Have You Considered Fishing in an Alternative Spot?

man-fishingLast Monday, one of my employees came into the office telling us about the 18-inch pickerel he caught in a local state park over the weekend. Of course, he’s one of those holdovers who still doesn’t have a smartphone, so without visual evidence, the size of his catch was met with some skepticism around the office. After all, no one wants to be told a fish story!

But one look at the enthusiasm on Will’s face when he talked about his catch and I was a believer. Not having much personal experience fishing, I was curious what went into landing the fish, so I asked him some questions. While I listened to his answers, I realized he very easily could have been talking about ExecuNet members looking for their next challenge. I asked him:

  •  What type of fish were you looking to catch?
  • How did you know where to look?
  • What was the competition doing?
  • What did you do to attract your catch?

He told me he’d mentioned to a neighbor that he was looking for a local lake with bass. He got the name and looked it up online and asked his buddies about it. When he settled in on the water he saw that most of the others on the lake were fishing in the weeds near an island (apparently a common hiding place for bass) and not catching much, so he looked for a new promising location, a place where there was less competition and more opportunity. He heard some kids getting excited about catching Sunnies from shore in a different part of the lake and paddled his boat over so he was off shore from their location. His rationale was that there might be some larger bass attracted to the feeding smaller fish. Then he started casting a minnow lure in the area those predators would likely come from. Soon enough one of them mistook his lure for an actual smaller fish and was caught, creating the “Legend of Will’s Pickerel.”

Will applied good job search basics: He asked where the fish could be found (networking); he looked in a growing area that his competitors hadn’t exhausted (industry); he identified a specific landing place (target company); and he made a plan and selected the right materials to attract attention (resume).

What’s just as important, Will hadn’t considered fishing for Pickerel but found the result just as “tasty” –  at least in terms of results. It reminded me of members who are looking for new opportunities beyond corporate America, at the end of their careers after the pyramid has gotten narrower or looking to take more control of their lives.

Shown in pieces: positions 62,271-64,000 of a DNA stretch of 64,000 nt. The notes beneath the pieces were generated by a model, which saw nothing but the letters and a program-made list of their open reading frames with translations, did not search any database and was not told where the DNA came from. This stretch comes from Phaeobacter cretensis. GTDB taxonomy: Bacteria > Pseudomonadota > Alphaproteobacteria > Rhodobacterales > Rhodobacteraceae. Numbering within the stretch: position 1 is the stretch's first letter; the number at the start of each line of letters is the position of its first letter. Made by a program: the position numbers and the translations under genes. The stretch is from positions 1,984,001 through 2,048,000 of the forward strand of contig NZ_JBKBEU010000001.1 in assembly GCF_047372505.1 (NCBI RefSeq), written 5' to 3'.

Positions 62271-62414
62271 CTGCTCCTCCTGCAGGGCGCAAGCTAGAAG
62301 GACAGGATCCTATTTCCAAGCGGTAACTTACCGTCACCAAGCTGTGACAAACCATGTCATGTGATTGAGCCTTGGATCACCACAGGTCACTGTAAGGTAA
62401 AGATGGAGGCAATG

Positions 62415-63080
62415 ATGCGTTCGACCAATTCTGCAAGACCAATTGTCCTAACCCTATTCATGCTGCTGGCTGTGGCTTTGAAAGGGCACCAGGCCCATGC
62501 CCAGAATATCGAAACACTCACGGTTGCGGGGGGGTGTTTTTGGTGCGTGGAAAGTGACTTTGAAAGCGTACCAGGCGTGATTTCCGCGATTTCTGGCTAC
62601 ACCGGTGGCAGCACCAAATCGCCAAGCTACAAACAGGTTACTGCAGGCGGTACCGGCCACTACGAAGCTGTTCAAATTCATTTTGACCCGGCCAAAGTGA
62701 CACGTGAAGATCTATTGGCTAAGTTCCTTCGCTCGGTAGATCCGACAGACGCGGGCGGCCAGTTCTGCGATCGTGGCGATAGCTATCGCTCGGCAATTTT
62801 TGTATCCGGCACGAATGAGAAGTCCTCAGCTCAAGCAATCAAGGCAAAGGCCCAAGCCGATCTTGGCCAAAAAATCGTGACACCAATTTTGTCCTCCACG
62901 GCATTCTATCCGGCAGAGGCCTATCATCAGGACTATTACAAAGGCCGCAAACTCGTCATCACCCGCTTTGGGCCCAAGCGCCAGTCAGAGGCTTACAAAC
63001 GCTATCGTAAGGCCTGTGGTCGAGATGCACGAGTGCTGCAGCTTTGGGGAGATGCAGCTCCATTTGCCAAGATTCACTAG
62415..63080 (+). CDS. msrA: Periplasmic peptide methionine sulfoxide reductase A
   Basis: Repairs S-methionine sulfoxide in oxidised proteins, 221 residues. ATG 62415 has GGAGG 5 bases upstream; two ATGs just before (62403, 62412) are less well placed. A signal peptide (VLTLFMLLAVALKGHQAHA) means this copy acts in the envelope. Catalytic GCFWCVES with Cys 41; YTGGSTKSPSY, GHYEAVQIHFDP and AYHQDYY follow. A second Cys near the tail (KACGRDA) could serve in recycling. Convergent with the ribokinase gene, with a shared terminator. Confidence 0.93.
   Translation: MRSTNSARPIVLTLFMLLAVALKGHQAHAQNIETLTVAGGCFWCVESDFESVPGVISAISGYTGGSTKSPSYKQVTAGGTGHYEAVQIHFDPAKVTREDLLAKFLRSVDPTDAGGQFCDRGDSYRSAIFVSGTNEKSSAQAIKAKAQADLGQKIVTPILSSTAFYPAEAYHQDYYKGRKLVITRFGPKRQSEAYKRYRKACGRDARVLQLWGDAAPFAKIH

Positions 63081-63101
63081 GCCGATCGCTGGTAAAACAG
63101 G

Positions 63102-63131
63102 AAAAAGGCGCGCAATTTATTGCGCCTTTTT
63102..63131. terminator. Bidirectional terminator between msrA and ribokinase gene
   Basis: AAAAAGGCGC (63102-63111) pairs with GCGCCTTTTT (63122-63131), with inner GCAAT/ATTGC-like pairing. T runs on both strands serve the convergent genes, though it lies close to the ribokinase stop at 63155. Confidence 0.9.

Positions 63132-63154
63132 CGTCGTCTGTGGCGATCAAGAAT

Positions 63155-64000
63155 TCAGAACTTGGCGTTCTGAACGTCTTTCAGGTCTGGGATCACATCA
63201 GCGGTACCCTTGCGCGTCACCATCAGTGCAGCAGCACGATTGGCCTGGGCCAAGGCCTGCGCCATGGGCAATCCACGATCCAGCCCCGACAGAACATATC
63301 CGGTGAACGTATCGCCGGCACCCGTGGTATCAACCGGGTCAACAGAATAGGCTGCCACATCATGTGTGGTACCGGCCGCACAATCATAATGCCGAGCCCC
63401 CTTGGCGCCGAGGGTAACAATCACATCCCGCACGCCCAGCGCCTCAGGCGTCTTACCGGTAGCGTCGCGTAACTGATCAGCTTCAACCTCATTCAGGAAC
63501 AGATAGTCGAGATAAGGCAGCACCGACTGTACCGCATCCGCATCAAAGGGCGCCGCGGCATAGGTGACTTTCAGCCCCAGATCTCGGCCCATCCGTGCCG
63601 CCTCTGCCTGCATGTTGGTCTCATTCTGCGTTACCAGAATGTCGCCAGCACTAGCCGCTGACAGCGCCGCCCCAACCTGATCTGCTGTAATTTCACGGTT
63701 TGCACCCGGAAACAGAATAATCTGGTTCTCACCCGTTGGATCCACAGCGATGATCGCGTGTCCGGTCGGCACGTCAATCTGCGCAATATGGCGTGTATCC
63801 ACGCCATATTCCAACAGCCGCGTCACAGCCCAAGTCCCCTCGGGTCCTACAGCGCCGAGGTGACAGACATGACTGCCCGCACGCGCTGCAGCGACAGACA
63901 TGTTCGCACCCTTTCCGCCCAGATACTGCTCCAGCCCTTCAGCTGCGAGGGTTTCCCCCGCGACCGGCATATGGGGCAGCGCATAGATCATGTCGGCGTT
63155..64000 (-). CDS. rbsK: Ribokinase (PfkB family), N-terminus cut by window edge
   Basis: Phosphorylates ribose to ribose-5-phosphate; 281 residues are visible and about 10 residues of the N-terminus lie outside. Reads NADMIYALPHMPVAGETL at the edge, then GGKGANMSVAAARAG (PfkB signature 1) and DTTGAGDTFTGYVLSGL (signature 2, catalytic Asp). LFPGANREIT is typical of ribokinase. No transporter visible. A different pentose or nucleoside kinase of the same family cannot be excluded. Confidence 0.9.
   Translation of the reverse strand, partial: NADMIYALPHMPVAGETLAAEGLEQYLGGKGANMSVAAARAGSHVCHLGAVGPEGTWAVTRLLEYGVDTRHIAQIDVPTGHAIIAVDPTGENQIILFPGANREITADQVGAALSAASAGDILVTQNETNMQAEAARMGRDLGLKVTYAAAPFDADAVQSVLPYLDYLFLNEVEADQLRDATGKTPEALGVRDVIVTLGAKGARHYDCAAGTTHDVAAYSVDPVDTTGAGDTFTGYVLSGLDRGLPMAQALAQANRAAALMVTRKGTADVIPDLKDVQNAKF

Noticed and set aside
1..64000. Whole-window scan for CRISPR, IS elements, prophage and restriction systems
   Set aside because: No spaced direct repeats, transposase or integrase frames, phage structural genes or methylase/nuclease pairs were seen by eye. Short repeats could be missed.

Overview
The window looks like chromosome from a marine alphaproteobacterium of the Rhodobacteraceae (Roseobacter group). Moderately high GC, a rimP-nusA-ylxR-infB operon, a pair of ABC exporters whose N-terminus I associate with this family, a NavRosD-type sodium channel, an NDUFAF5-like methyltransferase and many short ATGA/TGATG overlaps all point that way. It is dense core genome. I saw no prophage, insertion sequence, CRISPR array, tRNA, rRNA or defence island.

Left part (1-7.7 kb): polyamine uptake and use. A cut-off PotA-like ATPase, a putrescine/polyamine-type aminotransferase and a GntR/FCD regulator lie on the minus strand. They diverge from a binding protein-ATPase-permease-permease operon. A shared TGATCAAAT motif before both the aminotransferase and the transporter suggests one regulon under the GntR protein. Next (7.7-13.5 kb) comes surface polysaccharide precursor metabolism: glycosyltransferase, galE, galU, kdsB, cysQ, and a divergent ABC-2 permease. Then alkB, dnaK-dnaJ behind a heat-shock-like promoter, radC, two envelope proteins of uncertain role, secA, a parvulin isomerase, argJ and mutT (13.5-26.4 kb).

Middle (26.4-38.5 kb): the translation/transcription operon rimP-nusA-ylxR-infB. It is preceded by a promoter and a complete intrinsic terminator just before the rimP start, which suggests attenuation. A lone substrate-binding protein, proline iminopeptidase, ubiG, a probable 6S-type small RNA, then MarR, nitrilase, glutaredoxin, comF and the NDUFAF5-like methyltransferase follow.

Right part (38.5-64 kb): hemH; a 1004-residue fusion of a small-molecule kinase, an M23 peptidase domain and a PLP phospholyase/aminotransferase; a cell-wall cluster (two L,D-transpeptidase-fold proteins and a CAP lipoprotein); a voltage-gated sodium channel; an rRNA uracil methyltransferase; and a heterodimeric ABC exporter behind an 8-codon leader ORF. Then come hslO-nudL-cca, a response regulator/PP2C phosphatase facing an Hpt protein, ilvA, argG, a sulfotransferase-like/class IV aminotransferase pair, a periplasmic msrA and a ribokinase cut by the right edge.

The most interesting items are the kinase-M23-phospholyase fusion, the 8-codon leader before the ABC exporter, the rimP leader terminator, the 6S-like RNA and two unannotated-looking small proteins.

We are seeing a number of members “fishing” in new pools where they can own and manage their own business, be a consultant or business coach that enables them to capitalize on their expertise but be more in control. Some are choosing fast growing business franchises; others are considering peer coaching or putting out their own shingle. A member of my management team, recently decided to buy and manage a digital marketing franchise with his wife and has never looked back. Another member just branched out after being an SVP of marketing to become a CEO coach with a peer advisory service.  He finds that if you have the desire to share what you know after years in the business world, there is a market for your skills helping other executives talk through their challenges.

No matter which path you choose, remember the story of Will’s pickerel. He set out to catch a bass because that’s what he’d always fished for, and instead he caught a pickerel and was delighted. You could end up with a whole new experience in an area you’d never considered. Why not try a career alternative? It may be the greatest adventure of your life!



Mark Anderson

Mark Anderson

Mark Anderson is ExecuNet's president and chief economist. An Arjay Miller Scholar, Mark received his MBA from Stanford University and a BA in economics from Yale University. He joined ExecuNet in 1993, with extensive marketing and new product and business development experience, having served as president and founder of A&M Associates, an investment management firm. Mark's corporate leadership experience includes several senior marketing and financial positions with RCA Global Communications (a GE subsidiary) and American Can Company.

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